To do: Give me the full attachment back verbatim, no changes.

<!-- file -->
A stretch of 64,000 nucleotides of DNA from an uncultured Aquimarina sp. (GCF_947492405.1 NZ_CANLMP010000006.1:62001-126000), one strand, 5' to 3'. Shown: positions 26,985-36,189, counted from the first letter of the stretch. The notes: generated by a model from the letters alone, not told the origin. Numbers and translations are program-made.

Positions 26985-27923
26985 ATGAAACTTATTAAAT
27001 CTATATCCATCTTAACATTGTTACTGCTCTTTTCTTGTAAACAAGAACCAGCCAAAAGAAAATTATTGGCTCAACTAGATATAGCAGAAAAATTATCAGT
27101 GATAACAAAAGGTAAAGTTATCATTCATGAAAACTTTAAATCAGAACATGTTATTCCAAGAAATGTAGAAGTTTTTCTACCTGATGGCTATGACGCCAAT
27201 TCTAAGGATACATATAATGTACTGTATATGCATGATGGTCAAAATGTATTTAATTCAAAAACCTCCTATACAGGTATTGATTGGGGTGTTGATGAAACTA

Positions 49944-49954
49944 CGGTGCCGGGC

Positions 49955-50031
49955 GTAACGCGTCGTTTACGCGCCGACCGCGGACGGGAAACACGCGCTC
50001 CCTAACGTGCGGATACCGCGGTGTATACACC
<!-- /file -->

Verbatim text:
A stretch of 64,000 nucleotides of DNA from an uncultured Aquimarina sp. (GCF_947492405.1 NZ_CANLMP010000006.1:62001-126000), one strand, 5' to 3'. Shown: positions 26,985-36,189, counted from the first letter of the stretch. The notes: generated by a model from the letters alone, not told the origin. Numbers and translations are program-made.

Positions 26985-27923
26985 ATGAAACTTATTAAAT
27001 CTATATCCATCTTAACATTGTTACTGCTCTTTTCTTGTAAACAAGAACCAGCCAAAAGAAAATTATTGGCTCAACTAGATATAGCAGAAAAATTATCAGT
27101 GATAACAAAAGGTAAAGTTATCATTCATGAAAACTTTAAATCAGAACATGTTATTCCAAGAAATGTAGAAGTTTTTCTACCTGATGGCTATGACGCCAAT
27201 TCTAAGGATACATATAATGTACTGTATATGCATGATGGTCAAAATGTATTTAATTCAAAAACCTCCTATACAGGTATTGATTGGGGTGTTGATGAAACTA

Positions 49944-49954
49944 CGGTGCCGGGC

Positions 49955-50031
49955 GTAACGCGTCGTTTACGCGCCGACCGCGGACGGGAAACACGCGCTC
50001 CCTAACGTGCGGATACCGCGGTGTATACACC